What did you read when you were a kid?

Time to clear the literary palate…I was brought up in England, so I read some peculiarly English things–for instance, much Enid Blyton, the bane of teachers and parents for her awful and clunky prose, overuse of exclamation points (!!) and general idiocy, but beloved by many generations of English kids. I was a big admirer of the Famous Five series, starring Julian (older brother), Dick (fairly useless younger brother), Anne (their sister, a girly girl), their cousin George and her dog Timmy. George, aka Georgina, really really wanted to be a boy and I think she was destined to have some problems later on in life. The Five, in a fantasy world of endless school holidays, spent their time tracking down Evil Foreigners/Criminals who were doing Dastardly Deeds (usually involving the kidnapping of a geeky sort of scientist for his Big Secrets). Fab stuff. At a tender age I did some math and figured out, that counting three school holidays a year, the Famous Five were well into their 30s (and Timmy must have been a doddering canine geriatric), but they hadn’t aged a bit. Just as well, for George’s sake.

That’s the low end of the pile. How about the good stuff? One outstanding book is A Traveller in Time by Alison Uttley, one of the best time-travel stories I’ve ever read. It’s about a young girl who, when visiting her family in the country, goes back in time to become involved in the Babbington plot to overthrow Elizabeth I and put Mary Queen of Scots on the throne. It is a wonderfully dreamy and evocative book with a great use of language and historical detail, and the time travel details are absolutely convincing.

Another writer whose stuff I occasionally dip into now is Rosemary Sutcliffe, who wrote historical novels, concentrating mainly on the Roman-British occupation, and the period after the departure of the Roman legions from Britain. She’s another writer who created a vivid and believable world–you know she’s making stuff up but it feels absolutely right.

I could, but won’t, write a whole blog entry on Edith Nesbit, socialist, feminist, author, whose most famous book in the US is The Railway Children. I was fascinated by the adventures of children in the late Victorian period–even in the books that feature fantasy and magic, it was the ordinary fabric of everyday life that I found the most interesting. The Railway Children was made into a movie starring Jennie Agutter as its heroine Bobbie (another girl who wanted to be a boy but not as adamantly as George), and she starred as the children’s mother in a more recent version made by the BBC. A wonderful, major tearjerker.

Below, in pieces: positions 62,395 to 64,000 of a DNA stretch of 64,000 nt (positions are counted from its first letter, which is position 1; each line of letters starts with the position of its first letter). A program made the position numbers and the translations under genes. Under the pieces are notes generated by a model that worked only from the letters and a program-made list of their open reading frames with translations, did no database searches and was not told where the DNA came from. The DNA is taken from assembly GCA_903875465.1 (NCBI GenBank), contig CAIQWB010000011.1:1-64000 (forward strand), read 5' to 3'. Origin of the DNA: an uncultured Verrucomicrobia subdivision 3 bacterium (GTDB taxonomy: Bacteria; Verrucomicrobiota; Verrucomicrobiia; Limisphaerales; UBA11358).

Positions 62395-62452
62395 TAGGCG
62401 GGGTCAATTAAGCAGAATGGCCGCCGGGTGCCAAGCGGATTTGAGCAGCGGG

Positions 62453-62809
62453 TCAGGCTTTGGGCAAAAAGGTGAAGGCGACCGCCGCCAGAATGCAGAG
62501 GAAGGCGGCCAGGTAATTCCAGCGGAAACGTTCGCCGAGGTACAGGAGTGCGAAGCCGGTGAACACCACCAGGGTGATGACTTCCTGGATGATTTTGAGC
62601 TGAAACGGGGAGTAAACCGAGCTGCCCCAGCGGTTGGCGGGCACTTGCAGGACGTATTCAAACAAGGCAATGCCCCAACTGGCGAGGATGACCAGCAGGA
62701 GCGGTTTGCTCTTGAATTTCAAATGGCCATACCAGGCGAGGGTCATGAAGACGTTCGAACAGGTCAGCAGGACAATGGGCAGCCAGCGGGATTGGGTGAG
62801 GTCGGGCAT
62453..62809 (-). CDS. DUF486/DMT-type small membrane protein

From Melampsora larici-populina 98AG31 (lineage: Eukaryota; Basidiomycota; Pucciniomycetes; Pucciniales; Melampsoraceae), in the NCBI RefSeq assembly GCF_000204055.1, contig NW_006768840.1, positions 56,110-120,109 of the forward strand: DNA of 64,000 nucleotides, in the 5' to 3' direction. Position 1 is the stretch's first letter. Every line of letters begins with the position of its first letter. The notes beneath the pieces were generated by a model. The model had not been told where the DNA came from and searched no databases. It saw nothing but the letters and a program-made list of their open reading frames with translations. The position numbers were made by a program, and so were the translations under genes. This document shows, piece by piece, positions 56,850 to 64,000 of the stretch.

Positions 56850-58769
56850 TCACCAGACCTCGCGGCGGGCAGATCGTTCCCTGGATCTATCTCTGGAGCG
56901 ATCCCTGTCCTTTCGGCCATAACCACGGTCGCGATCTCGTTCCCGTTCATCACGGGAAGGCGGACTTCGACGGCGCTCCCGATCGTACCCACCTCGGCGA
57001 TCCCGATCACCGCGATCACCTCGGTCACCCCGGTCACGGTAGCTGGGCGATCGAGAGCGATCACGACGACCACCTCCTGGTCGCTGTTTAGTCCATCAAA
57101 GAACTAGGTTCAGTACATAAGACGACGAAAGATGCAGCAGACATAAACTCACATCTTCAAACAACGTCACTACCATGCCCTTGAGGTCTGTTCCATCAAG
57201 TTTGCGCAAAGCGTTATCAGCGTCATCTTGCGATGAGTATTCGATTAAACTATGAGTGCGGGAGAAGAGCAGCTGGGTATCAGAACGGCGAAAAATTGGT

And then there’s Rudyard Kipling. Yes, I know he was a racist, sexist misogynous product of his times, but boy, could that gent write. I feel an immediate kinship with anyone who knows what I’m talking about when I mutter the great, grey greasy Limpopo River or I am the Cat who walks by himself and all places are alike to me–both quotes from the Just-So Stories. Check out the lovely art-deco style illustrations by Kipling himself–here, the Elephant’s child is discovering what the crocodile has for dinner.

So, what did you read when you were a kid?

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Colleen Gleason
16 years ago

Hey, Janet, I did a post on that very topic on the Wet Noodle Posse blog, but I totally forgot about Enid Blyton’s books!

I loved the other series with Kiki the parrot–the Adventure series. Castle of Adventure, Island of Adventure, Valley of Adventure, etc.

Did you read those too?

Megan Frampton
16 years ago

I read Andrew Lang’s Fairy Books–all 12 of them, over and over again. And the Narnia Chronicles, and Agatha Christie and anything else I could find. But mostly Lang and Lewis, two British academics.

16 years ago

I read as many of Louisa May Alcott’s books I could get my hands on: Little Women, Little Men, Jo’s Boys, Rose in Bloom…also read Nancy Drew addictively…which were a gateway drug for Agatha Christie…

Was a big Beverly Cleary fan–Henry and Ribsy, Beezus and Ramona, Ramona the Pest, The Mouse and the Motorcycle…

Loved all the Anne of Green Gables books but those were in my pre-teens. Sigh, Gilbert Blyth is so dreamy…

16 years ago

Cool…this is such a fun topic, Janet…I too grew up reading a LOT of Blyton. I always fancied myself being the tom-boyish George (I don’t remember if I had an imaginary dog, but I had an imaginary pony named ‘bluebell’ :-)), and was part of ‘the secret six’. I don’t know why Enid Blyton mostly chose odd-numbers – ‘the famous five’, ‘the five find-outers’, ‘the secret seven’…come to think of it, I actually liked the ‘secret’ series which had a foursome – Peg, Mike, Nora and Jack (a prince), because these books had such lovely names – ‘The Secret of Moon Castle’, ‘The Secret of Killimoon’…Unfortunately, these are out of print now 🙁